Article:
Five ways to overcome imposter syndrome at work

The overwhelming feeling of crippling self-doubt and dread, known as imposter syndrome, has impacted a whopping 62% of people at work – according to a report by Access Commercial Finance. The survey of over 3,000 adults in the UK shows over two-thirds of women (66%) have suffered from imposter syndrome compared to over half of men (56%) within the last 12 months.

In light of the study, Instant Offices delves into why many women experience this adverse phenomenon, which UK industries have the highest ratio of self-doubters and how business owners and employees can beat imposter syndrome at work.

Over the last 20 years, the number of women-owned firms has increased, yet despite the growing number of female entrepreneurs and major global progress towards gender equality in the workplace, more and more successful women are speaking out about the burden of imposter syndrome.

Despite evidence of success, women experiencing this paralysing self-doubt are more likely to believe they are intellectual frauds. This level of stress – waiting to be found out by peers – can lead to anxiety, burnout and increased unhappiness among everyone from entrepreneurs to employees moving up the ladder.

As research suggests, men suffer 10% less than women, and when considering why women sometimes experience imposter syndrome at a higher rate than men, factors like workplace inequality and the pay gap may come into play.

Statistics from YouGov reveal that, when asked whether they have had the opportunity to lead on a project at work, only 44% of women said yes, compared to 59% of men. Women are also less likely to have experienced a pay rise or a bonus not connected to promotion, at only 40% compared to 53% of men. In addition, women say they are also more likely to be asked about their personal lives compared to men.

What causes imposter syndrome at work?

Imposter syndrome can severely impact career progression and cause negativity at work. When surveyed on the reasons for experiencing crippling self-doubt in the workplace, these were the top four causes:

38% – Self-generated self-doubt

23% – Being criticised

20% – Having to ask for help

16% – Self-comparisons to high achieving colleagues

It’s not just employees who are impacted, a study by AXA PPP Healthcare shows one in five small business owners admitted to suffering from imposter syndrome and being convinced someone else could do a better job of running their business.

UK industries with the highest percentage of self-doubters

Imposter syndrome is more prolific in some industries compared to others. The same study of over 3,000 UK adults revealed industries in which employees have experienced intense feelings of self-doubt in the last 12 months.

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Highest

87% – Creative arts and design

79% – Environment and agriculture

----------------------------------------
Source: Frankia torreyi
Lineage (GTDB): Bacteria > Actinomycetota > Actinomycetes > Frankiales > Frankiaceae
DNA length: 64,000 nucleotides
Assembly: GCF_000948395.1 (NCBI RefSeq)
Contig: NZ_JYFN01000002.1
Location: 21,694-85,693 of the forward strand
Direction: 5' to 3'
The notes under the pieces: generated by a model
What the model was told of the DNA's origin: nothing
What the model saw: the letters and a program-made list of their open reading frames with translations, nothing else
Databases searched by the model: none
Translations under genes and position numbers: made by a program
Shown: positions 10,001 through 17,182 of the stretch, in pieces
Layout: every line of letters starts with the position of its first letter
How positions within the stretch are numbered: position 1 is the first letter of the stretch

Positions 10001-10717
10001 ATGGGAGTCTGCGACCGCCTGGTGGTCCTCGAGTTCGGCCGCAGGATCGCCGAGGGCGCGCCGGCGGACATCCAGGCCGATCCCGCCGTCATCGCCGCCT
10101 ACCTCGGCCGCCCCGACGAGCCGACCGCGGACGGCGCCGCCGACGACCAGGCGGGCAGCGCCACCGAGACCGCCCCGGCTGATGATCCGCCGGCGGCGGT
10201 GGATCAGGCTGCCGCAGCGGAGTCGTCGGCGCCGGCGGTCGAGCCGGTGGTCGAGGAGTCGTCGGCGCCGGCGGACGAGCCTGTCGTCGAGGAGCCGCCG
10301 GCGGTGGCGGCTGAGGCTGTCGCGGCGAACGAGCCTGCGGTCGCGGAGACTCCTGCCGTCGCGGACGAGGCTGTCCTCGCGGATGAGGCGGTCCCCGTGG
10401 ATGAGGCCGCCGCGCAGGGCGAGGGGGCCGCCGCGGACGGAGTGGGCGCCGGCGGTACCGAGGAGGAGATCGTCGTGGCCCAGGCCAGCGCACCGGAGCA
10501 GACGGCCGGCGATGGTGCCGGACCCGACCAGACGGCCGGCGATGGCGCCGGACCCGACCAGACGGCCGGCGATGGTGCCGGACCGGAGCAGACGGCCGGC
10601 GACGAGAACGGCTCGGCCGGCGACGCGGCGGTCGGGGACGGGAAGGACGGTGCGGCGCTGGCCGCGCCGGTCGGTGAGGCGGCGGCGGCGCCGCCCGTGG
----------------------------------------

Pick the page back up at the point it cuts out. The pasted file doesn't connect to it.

79% – Information research and analysis

74% – Law

73% – Media and internet

Lowest

45% – Leisure, sport and tourism

54% – Property and construction

55% – Engineering & manufacturing

55% – Insurance

57% – Retail

Turning imposter syndrome around

Even though so many people have experienced imposter syndrome, the good news is that it’s not a permanent condition but rather a reaction to a set of circumstances, unrealistic self-expectation and stress. Some of the most popular suggestions on ways to turn it around include the following:

Accept praise and know your worth

Don’t shy away from praise and compliments. Accept your achievements and if need be, write them down. When you try to talk yourself out of feeling confident in your role, all the proof is on paper. Knowing your worth means allowing your work to speak for itself and letting others see it too.

Stop thinking like an imposter

Learn to recognise self-defeating thought patterns and replace them with more positive affirmations. The only way to stop feeling like an imposter is to stop thinking of yourself as one.

Don’t seek perfection

Stop believing that if you don’t excel at every facet of your job that you’re a failure at all of it. Facing challenges and losses is a key part of growth, so recognise that you don’t have to be good at everything.

Know you are not alone

Imposter syndrome tends to be the domain of overachievers, while underachievers tend to internalise less when faced with failure. If you’re constantly worried about not being good enough, chances are you’re in good company – most successful people constantly over analyse themselves!

Speaking from experience, Jodie Harris, head of content and digital PR at MediaVision commented: “The feeling of thinking someone is going to come in and call you out on your experience, your achievements and put you in a league much lower than you are currently working at is very real. Imposter Syndrome can happen at any time in your career.

“From being an intern to being in the boardroom, questioning your place at the table can be disruptive to your progress and your confidence. One piece of advice I always tell my teams and myself is that your career did not come by chance, and where you are now and where you aim to be is justified. Know your worth and have conviction with your career goals. Success isn’t a lottery ticket, it’s earnt.”

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